A lot of Democrats chose to retire last year rather than have their asses handed to them in the election. I was not strongly in favor of this. Sure, I wanted the bums out of Congress as much as the next guy, but I didn’t want them to retire. I wanted them to LOSE. I wanted them to try their hardest, I wanted them to fight to keep their perks, I wanted them to want it bad, and I wanted them to go down in flames. Still, watching them bow to the inevitable and chicken out was a preferable “Plan B” to having them run for reelection and WIN. (Seriously, Nevada, what the Hell is wrong with you? Although I still think Reid might have lost in a fair fight, which the 2010 Nevada Senatorial election clearly was not. But I digress.)
The Fix — North Dakota Democratic Senator Kent Conrad announced today that he will not seek reelection, creating a potentially prime pickup opportunity for Republicans in a GOP-leaning state. “After months of consideration, I have decided not to seek reelection in 2012,” Conrad said in a letter to constituents. “There are serious challenges facing our state and nation, like a $14 trillion debt and America’s dependence on foreign oil. It is more important I spend my time and energy trying to solve these problems than to be distracted by a campaign for reelection.” (H/T: RightNetwork and Pi Guy)
Actually, Kent, I’m pretty sure your party is the one creating and exacerbating the challenges currently facing our nation, which is why you know that you’d lose if you ran.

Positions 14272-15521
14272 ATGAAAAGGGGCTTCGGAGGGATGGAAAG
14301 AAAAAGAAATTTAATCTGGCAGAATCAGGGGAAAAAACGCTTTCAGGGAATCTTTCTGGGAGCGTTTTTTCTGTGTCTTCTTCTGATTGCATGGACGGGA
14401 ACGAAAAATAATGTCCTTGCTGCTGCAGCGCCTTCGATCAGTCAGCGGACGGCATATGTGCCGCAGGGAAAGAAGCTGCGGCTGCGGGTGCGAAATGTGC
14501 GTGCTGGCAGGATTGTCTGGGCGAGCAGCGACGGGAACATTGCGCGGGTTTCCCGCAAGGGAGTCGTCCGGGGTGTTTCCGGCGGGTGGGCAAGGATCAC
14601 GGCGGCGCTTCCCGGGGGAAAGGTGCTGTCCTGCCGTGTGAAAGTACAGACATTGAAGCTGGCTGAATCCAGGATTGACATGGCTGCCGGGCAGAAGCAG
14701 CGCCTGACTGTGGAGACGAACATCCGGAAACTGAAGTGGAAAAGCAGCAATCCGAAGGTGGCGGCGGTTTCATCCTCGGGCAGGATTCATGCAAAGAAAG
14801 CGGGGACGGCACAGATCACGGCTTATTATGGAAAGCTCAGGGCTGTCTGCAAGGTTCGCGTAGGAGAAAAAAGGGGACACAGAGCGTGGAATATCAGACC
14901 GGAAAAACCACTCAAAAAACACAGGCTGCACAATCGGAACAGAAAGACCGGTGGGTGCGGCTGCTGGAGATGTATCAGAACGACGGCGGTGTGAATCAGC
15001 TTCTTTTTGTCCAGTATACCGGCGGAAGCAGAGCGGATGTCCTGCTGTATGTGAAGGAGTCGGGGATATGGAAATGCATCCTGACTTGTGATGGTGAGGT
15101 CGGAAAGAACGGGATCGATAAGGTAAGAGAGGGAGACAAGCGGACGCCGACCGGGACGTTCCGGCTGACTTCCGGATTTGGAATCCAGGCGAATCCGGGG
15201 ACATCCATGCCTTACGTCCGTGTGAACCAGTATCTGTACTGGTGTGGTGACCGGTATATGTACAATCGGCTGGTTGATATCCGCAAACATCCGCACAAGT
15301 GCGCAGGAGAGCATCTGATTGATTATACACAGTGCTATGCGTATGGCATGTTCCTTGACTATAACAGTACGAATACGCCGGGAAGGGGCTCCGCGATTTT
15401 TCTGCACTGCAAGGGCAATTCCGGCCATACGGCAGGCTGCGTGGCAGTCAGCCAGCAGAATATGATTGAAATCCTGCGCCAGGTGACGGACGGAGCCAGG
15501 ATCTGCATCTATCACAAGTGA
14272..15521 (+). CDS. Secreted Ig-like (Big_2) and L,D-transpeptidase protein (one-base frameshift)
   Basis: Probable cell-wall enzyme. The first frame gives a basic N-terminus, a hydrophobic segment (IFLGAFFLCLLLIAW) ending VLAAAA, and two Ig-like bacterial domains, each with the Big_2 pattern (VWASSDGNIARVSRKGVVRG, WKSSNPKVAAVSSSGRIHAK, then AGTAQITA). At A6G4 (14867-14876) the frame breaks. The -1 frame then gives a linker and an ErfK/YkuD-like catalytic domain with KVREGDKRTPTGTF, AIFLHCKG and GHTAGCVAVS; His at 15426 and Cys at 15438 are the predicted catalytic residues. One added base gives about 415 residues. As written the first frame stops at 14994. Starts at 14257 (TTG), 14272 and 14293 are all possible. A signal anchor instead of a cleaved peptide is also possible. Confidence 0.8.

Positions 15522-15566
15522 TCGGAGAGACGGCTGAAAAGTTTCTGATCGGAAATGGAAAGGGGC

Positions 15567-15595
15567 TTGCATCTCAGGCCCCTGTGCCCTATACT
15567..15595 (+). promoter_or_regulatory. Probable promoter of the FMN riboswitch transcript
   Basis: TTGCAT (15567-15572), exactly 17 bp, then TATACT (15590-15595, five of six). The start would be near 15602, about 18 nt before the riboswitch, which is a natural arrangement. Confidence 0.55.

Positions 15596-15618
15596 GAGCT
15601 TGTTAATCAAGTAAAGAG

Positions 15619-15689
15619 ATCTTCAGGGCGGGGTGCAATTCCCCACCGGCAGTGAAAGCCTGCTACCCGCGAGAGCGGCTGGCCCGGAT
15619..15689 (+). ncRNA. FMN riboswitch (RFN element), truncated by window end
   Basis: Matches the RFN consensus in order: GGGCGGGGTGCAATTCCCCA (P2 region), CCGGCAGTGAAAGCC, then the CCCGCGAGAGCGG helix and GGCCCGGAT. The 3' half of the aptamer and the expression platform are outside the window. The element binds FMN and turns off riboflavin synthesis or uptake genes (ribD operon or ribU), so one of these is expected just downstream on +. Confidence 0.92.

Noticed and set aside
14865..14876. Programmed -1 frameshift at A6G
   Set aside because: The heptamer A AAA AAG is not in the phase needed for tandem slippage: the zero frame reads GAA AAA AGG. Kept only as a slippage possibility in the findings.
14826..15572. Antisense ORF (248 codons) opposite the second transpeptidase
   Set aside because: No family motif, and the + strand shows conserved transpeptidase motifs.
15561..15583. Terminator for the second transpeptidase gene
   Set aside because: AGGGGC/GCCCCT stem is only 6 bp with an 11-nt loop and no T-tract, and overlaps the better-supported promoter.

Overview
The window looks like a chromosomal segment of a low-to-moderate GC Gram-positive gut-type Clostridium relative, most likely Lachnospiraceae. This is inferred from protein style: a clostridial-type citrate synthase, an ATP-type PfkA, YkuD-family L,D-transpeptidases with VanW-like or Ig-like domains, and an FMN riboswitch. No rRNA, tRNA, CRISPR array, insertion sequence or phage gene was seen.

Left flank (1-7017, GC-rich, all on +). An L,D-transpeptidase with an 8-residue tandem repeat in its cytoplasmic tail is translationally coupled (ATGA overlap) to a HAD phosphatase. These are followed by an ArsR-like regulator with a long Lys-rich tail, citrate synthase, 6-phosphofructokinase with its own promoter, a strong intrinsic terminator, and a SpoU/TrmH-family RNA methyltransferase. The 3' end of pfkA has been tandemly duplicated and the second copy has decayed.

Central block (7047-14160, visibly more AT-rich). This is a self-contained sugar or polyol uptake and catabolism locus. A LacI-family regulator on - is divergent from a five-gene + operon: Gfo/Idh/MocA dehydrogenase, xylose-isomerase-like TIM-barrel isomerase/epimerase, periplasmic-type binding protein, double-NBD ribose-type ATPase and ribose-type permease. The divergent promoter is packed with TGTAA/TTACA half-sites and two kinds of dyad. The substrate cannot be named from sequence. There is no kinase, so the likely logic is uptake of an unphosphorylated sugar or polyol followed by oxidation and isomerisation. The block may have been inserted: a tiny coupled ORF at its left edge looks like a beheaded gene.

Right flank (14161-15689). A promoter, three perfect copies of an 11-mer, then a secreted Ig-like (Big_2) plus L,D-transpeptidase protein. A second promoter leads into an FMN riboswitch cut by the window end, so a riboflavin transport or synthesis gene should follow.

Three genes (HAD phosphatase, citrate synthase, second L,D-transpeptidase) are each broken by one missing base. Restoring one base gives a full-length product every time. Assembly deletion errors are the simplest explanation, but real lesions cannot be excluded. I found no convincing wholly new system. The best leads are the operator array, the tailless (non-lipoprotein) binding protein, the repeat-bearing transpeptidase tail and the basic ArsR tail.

…Conrad is the first Democrat to decide not to seek reelection. Last week, Texas Senator Kay Bailey Hutchison (R) announced she would not run again. There are 23 Democrats and Democratic-aligned independents up for reelection in 2012 as compared to 10 Republicans.
There was never a serious chance of the GOP recapturing the Senate in 2010; the math was against them (they were mostly playing defense). However, with more than twice as many Democrats playing defense in 2012, the GOP has a much better shot at flipping enough seats to capture the Senate. The GOP just needs to make sure they don’t “go wobbly” to Obama and the Democrats before then; people won’t turn out for them in 2010-esque numbers if the GOP returns to their ever-unpopular “Democrat Lite” positions.